7 Steps to Guarantee People Will Read Your Posts

I see this type of article pop up all the time on places link LinkedIn and SlideShare. Here’s my response…

Chess is a suitably abstract subject and so can seem relevant to anything

Chess is a suitably abstract subject and so can seem relevant to anything

  1. Choose an arbitrary number of items, e.g. 7
  2. Combine this with a suitable noun that the number will describe, e.g. steps, tips, ways, methods etc
  3. Make sure you put this combination at the start of your article’s title to entice people to read your post. The number draws people in with the promise of a finite solution, neatly packaged and ready for consumption.
  4. Offering some kind of vague promise helps, e.g. the use of words like “guarantee” or “master”. Alternatively, imply that superior beings to your readers already know this information, e.g. “The 4 Things That Brilliant People During Breakfast”. In this way you imply that you are letting your readers in on a magical secret they can never otherwise know. To reach the ultimate low, suggest that someone no longer with us would have done this, e.g. Steve Jobs.
  5. Choose a random picture to head the article up. This doesn’t have to be relevant but it does have to be high quality. Be careful not to use something owned by someone else (I use public domain images from Pixabay). Abstract pictures like pieces on a chess board will have your readers wondering about the significance or trying to count the pieces to see if they correspond to the arbitrary number in the title.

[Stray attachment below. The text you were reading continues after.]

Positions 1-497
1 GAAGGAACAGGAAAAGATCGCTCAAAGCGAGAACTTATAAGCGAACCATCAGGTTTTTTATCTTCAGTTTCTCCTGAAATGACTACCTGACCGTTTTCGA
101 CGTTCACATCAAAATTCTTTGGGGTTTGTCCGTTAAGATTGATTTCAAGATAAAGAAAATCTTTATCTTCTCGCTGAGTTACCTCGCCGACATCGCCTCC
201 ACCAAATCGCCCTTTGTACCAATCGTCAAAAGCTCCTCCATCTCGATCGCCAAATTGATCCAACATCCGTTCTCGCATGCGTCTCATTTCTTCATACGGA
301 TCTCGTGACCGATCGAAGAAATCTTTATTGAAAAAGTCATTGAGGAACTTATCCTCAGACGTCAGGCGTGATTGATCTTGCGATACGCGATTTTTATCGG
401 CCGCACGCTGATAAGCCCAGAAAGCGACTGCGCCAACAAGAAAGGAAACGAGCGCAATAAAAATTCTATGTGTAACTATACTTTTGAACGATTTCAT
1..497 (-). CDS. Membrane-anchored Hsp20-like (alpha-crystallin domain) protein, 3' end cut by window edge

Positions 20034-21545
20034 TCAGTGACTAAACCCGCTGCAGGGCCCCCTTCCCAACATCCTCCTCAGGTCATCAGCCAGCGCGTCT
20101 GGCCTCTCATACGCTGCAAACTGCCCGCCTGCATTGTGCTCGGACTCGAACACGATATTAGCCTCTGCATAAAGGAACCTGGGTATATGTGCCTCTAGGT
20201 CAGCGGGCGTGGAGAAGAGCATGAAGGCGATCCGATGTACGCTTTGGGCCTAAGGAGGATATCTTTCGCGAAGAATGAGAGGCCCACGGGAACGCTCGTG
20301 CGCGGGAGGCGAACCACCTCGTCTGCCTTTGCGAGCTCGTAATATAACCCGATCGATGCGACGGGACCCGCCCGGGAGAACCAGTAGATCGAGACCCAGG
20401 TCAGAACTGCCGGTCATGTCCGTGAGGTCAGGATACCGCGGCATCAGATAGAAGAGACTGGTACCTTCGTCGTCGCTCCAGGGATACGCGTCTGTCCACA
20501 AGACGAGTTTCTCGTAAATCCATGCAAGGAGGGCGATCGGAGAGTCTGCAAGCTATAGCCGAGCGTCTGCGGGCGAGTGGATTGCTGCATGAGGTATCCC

6. Don’t worry if you can’t actually hit the number of items you promised in the title, because by then people will already have clicked through to your site. And traffic is all that matters, right?

Come on people, can we get some decent content and stop all this nonsense?

 

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2 Responses to 7 Steps to Guarantee People Will Read Your Posts

  1. Paul says:

    I felt cheated until I actually read the steps instead of just counting them … Very true though, a lot of content fails badly to deliver on the promise of its title. Keep up the good work mate, had a discussion this week (during work time) about meters, apparently they are “smart” nowadays you know…don’t make ‘em like they used to :)

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